The Computer Moves In

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in practically everyone's life for the past quarter-century. It predicts the weather, processes checks, scrutinizes tax returns, guides intercontinental missiles and performs innumerable other operations for governments and corporations. The computer has made possible the exploration of space. It has changed the way wars are fought, as the Exocet missile proved in the South Atlantic and Israel's electronically sophisticated forces did in Lebanon.

Despite its size, however, the mainframe does its work all but invisibly, behind the closed doors of a special, climate-controlled room.

Now, thanks to the transistor and the silicon chip, the computer has been reduced so dramatically in both bulk and price that it is accessible to millions. In 1982 a cascade of computers beeped and blipped their way into the American office, the American school, the American home. The "information revolution" that futurists have long predicted has arrived, bringing with it the promise of dramatic changes in the way people live and work, perhaps even in the way they think. America will never be the same.

In a larger perspective, the entire world will never be the same. The industrialized nations of the West are already scrambling to computerize (1982 sales: 435,000 in Japan, 392,000 in Western Europe). The effect of the machines on the Third World is more uncertain. Some experts argue that computers will, if anything, widen the gap between haves and havenots. But the prophets of high technology believe the computer is so cheap and so powerful that it could enable underdeveloped nations to bypass the whole industrial revolution. While robot factories could fill the need for manufactured goods, the microprocessor would create myriad new industries, and an international computer network could bring important agricultural and medical information to even the most remote villages. "What networks of railroads, highways and canals were in another age, networks of telecommunications, information and computerization ... are today," says Austrian Chancellor Bruno Kreisky. Says French Editor Jean-Jacques Servan-Schreiber, who believes that the computer's teaching capability can conquer the Third World's illiteracy and even its tradition of high birth rates: "It is the source of new life that has been delivered to us."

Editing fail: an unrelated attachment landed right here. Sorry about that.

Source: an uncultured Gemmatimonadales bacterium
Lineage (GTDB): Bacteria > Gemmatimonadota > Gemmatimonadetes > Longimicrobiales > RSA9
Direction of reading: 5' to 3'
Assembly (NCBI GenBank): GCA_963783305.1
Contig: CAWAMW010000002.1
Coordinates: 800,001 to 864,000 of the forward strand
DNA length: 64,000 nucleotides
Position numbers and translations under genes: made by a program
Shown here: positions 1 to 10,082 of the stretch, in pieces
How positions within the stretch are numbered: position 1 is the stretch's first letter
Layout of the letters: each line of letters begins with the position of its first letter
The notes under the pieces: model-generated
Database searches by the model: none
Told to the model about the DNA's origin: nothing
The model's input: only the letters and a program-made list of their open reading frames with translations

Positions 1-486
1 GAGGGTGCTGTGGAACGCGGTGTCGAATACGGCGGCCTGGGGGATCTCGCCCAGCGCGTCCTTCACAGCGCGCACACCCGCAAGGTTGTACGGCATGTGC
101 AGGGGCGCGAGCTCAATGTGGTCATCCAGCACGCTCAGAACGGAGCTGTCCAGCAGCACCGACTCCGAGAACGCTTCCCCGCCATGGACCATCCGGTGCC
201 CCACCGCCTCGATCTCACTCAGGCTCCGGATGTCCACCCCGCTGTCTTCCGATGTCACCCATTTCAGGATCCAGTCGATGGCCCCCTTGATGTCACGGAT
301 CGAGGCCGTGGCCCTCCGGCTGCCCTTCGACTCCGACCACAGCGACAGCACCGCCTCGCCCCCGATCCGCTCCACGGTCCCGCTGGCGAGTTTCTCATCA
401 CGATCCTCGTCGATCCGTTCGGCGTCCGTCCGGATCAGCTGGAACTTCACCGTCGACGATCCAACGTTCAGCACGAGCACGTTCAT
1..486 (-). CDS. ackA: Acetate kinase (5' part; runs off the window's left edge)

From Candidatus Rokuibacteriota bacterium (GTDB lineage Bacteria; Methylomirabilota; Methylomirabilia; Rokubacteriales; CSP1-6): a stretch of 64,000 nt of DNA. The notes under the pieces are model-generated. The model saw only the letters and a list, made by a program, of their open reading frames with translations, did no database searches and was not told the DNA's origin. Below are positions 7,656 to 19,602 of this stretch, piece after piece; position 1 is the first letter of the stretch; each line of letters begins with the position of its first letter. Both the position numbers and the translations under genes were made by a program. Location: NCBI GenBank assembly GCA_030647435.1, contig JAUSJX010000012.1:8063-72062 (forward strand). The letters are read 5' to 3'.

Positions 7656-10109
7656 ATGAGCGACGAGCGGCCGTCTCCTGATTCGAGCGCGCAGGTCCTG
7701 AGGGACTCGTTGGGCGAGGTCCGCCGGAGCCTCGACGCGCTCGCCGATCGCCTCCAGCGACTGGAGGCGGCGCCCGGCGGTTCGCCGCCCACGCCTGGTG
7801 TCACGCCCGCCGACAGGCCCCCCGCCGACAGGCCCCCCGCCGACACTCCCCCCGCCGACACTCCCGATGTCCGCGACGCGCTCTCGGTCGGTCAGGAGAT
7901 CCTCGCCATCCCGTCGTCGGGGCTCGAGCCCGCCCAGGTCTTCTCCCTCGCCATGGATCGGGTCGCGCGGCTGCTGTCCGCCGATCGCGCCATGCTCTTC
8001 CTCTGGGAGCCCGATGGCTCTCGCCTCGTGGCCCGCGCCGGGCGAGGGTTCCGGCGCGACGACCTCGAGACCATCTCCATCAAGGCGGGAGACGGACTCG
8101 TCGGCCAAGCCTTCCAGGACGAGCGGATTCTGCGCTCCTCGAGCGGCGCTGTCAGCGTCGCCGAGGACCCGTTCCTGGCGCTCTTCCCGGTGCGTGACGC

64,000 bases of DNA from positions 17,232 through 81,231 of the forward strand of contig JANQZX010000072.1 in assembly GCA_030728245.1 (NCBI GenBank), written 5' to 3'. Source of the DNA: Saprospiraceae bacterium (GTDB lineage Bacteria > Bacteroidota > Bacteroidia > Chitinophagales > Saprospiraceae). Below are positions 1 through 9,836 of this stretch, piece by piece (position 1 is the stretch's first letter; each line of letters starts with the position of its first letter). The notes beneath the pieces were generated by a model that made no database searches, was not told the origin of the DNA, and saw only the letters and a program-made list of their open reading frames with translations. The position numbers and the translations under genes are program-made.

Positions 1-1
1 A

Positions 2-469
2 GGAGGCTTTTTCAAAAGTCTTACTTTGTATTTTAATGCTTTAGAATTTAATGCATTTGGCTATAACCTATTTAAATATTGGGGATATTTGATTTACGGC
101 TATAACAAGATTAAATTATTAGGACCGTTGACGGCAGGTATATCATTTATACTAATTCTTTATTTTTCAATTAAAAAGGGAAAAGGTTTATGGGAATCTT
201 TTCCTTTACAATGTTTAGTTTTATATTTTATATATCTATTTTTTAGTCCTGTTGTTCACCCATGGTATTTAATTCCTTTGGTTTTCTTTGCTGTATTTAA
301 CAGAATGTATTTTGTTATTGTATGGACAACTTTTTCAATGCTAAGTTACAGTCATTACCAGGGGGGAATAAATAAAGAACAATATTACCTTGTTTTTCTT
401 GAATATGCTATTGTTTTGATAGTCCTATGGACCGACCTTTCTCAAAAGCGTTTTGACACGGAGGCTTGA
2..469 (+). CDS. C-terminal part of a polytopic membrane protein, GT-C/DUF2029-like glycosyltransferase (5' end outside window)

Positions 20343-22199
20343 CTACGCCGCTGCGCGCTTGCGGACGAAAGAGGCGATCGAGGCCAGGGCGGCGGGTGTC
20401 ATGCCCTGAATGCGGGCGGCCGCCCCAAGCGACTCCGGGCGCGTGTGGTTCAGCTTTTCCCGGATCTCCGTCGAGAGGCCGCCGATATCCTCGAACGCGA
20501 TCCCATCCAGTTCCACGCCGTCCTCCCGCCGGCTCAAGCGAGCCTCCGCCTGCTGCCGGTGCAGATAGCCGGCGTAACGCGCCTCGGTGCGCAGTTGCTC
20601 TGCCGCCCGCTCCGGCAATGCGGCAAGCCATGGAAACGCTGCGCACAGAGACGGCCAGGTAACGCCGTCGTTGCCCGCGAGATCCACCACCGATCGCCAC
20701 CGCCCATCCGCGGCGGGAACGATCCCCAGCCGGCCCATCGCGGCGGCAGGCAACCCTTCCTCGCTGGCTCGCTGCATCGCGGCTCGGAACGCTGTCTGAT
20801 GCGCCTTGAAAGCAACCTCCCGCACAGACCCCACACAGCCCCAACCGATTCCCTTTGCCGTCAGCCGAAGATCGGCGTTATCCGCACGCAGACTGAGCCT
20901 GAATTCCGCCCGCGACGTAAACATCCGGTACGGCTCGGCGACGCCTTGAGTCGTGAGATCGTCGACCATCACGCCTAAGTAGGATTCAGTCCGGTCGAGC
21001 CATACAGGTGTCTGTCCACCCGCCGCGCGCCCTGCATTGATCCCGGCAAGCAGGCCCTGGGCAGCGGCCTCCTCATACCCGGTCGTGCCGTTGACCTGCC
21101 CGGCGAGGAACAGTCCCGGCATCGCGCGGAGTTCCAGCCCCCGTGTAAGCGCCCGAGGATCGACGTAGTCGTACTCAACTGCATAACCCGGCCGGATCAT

The year 1982 was filled with notable events around the globe. It was a year in which death finally pried loose Leonid Brezhnev's frozen grip on the Soviet Union, and Yuri Andropov, the cold-eyed ex-chief of the KGB, took command. It was a year in which Israel's truculent Prime Minister Menachem Begin completely redrew the power map of the Middle East by invading neighboring Lebanon and smashing the Palestinian guerrilla forces there. The military campaign was a success, but all the world looked with dismay at the thunder of Israeli bombs on Beirut's civilians and at the massacres in the Palestinian refugee camps. It was a year in which Argentina tested the decline of European power by seizing the Falkland Islands, only to see Britain, led by doughty Margaret Thatcher, meet the test by taking them back again.

Nor did all of the year's major news derive from wars or the threat of international violence. Even as Ronald Reagan cheered the sharpest decline in the U.S. inflation rate in ten years, 1982 brought the

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